Diving was better here. A wider variety of fish and the coral was close-up, so close that we needed to be careful not to touch or kick it. I started diving down in some areas for a better view of sea urchins and other spiny critters (don’t touch!) hiding in the crevices of the coral. Both boys soon were testing their diving skills as well. They did great, going down 8-10 feet. Logan headed back to the raft about 10 minutes before last call, and Alec and I were the last ones to load.

A few more stops at some sea caves, and we returned to our launch site four hours after we’d left. Logan couldn’t believe how quickly the time had passed. Captain Steve complimented me on having great, non-whining kids. “No one cried,” he said. “That always means we’ve had a good day.” Then he qualified, “I don’t mean to suggest just your kids didn’t cry. You’d be surprised how many adults get upset on these trips.” I can see that. If you’re inexperienced with snorkeling, swallow a little water, get seasick, or maybe the whole jumping into the cold ocean thing overwhelms you, then yeah, someone might get emotional. We had no problem, however.

I’d highly recommend Seaquest as an efficient way to safely see two of the top snorkeling sights in all of the Hawaiian Islands. Send Cap’n Steve my regards.

Saturday, November 6, 2010

Hawai'i — The Good, Pt. 1

Confusion generally dominated my psyche while considering trips to Hawaii over the years. Many islands with so many confusing names with so many letters, especially k’s. They really like k’s in Hawaii. Gradually, however, I drew a few conclusions. O’ahu – that’s the island with the big city and famous Waikiki Beach. Too urban. Lots of people. Not my bag.

Maui: That’s the place where an increasing number of people my age go for their second weddings. No plans for a trophy wife….

Ka’uai: Wet and small. Probably less kid-friendly than…

Hawai’i: The Big Island. Twice as large as the other Hawaiian islands combined. Volcanoes, some decent beaches, coffee plantations. Plus, a number of friends had recommended it as the most family-friendly for “things to do.”

So when, on a whim, my parents and my family decided to visit the 50th state, The Big Island came out on top.

My lovely bride cashed out all of our frequent flyer miles, so four of our five family members could fly free, and through Costco Travel she found a great room at the Waikoloa Hilton (west side of Hawai’i) for a ridiculous price. I’m not averse to bragging about numbers. Airfare, oceanview room, two breakfast buffet tickets per day, and minivan cost about $3,500 for our family of five for a week. (Little guy was free for breakfast and by skipping one other day, we all ate breakfast basically for free on the trip.) This trip obviously occurred during the off-season; the boys had the entire week off from school for MEA week. We had to pay for gas, some other meals, and incidentals, but we found ways to do that as cheap as possible. We bought every gallon of gas that flowed through the carburetor – er... fuel injection chambers – at Costco in Kona. Grabbed a few lunches and miscellaneous items there, too. No, I’m not above plugging Costco.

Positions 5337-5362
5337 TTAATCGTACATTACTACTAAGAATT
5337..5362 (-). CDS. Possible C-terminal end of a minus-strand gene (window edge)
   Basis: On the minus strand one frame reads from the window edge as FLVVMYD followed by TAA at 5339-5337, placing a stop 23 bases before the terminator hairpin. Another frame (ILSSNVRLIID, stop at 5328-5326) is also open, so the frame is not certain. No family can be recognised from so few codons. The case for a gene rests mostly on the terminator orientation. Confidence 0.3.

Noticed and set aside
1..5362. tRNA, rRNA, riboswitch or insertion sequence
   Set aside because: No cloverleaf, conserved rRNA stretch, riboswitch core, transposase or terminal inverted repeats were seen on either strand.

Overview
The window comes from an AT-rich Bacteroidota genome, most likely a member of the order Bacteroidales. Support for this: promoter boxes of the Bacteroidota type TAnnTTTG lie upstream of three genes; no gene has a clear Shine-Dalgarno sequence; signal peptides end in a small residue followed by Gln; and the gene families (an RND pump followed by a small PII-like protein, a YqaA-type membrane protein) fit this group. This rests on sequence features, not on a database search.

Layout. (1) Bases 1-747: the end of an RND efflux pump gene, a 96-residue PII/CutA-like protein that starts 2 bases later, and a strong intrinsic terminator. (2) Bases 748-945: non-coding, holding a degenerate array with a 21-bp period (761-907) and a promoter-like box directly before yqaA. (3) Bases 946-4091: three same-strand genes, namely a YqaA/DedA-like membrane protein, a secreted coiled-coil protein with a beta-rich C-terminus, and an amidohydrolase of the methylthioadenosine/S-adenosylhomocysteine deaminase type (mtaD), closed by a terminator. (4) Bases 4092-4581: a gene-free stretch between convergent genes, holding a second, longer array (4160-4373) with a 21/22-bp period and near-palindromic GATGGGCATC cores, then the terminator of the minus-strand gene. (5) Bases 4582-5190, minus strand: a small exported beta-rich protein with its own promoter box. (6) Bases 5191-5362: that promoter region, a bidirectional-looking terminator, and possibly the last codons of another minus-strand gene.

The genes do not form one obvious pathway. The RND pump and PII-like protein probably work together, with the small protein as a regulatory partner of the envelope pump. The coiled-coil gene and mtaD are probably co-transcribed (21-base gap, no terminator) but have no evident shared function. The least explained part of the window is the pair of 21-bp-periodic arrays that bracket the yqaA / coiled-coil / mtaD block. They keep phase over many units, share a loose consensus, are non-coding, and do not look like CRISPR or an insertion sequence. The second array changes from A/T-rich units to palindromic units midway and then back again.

The flight. It’s a long damn way to Hawaii from the Mainland. (Don’t call it the States, or “Back in the U.S.” Hawaiians of all races don’t like that. You’re in the U.S.) From MSP, you’re looking at three hours-plus to LAX, then another five-plus to the surprisingly undelightful open-air airport at Kona.

To Delta Airline’s credit, all flights took off and landed on time, and they conveyed my clan to and from the tropics safely. Those compliments behind us, the airplane was small, dirty, and had lousy airflow. There were NO overhead air vents on the flight from LAX to Kona, so it was stuffy and hot the whole flight. How is that possible in 2010? Gotta love monopolies.

The boys, age 11, 8, and 5 handled the flight better than me. Logan got airsick, but rolled with it very well. Will give my boys credit: They love to travel. They’re always pretty well behaved, but especially when they know they’re doing something special – like a trip to Hawaii. To the credit of my fellow Americans, we didn’t deal with any crabby babyboomers – or any other generations – who took offense to the mere presence of children on the aircraft. Thank you fellow travelers.

Driving from the airport to our lodging, we were surprised to see… rock.

Lava. Rock. Is. Bleeping. Everywhere. On. The. Big. Island.

Hey, you’re sitting on a still-growing island about the size of Connecticut with five volcanoes, three of them potentially active. Guess one shouldn’t be surprised to see a whole lot of rock. Still, for those who expect to view waterfalls around every corner, miles and miles of vast, black lava rock fields generated surprise.

Aside from the irritants I'll mention in separate blog, which we will pretend don’t exist here, the Waikoloa Hilton was a great place. Friendly, helpful staff, clean rooms, great pools and other amenities, and a reasonable drive to and from Kona Airport. We made lots of time for the boys to swim in the magnificent swimming pools, snorkel the lagoon, and watch the sunsets every night from the lava-rock and coral-strewn coastline.

The lagoon had surprisingly good snorkeling! We saw many species of fish, including some small baracuda, eels, parrotfish, plus sea turtles. Though the lagoon lacked coral, we arguably saw as many different fish species in its calm waters as we did while snorkeling a half-day with Seaquest Adventures in two prime spots. (See future blog specific to Seaquest.)

Though we skipped the $90/person luau, the boys and I enjoyed watching a couple of staffers bury a pig in a fire pit. The friendly pair of Hawaiians provided ample insight into the history behind this style of cooking and their personal backgrounds. Annette and I perhaps can tackle a luau together someday when we’re paying for two.

The Waikoloa resort complex contains some of the best examples of Hawaiian petroglyphs, stone carvings, in the state. The petroglyphs, I understand, are possibly the closest thing to a written language that Hawaiians used. Info from the resort website says some petroglyphs are thought to be astronomical symbols, travel markers or commemorations of historic events. What struck me was how the semi-urban resort area was simply built around them. Park near Tiffany’s, walk past the ABC store, cut through the gas station parking lot to reach the trail through the petroglyphs carved into the lava rock. (Try to ignore the clearly more recent – often phallic – graffiti.) Oh, and don’t forget to dodge the sliced golf balls bouncing through the sacred ground. Some idiot missed the fairway by 100 yards (even I’m not that bad!) and his ball came within a couple feet of me. He witnessed multiple foul gestures from yours truly. Ban golf.

More to come…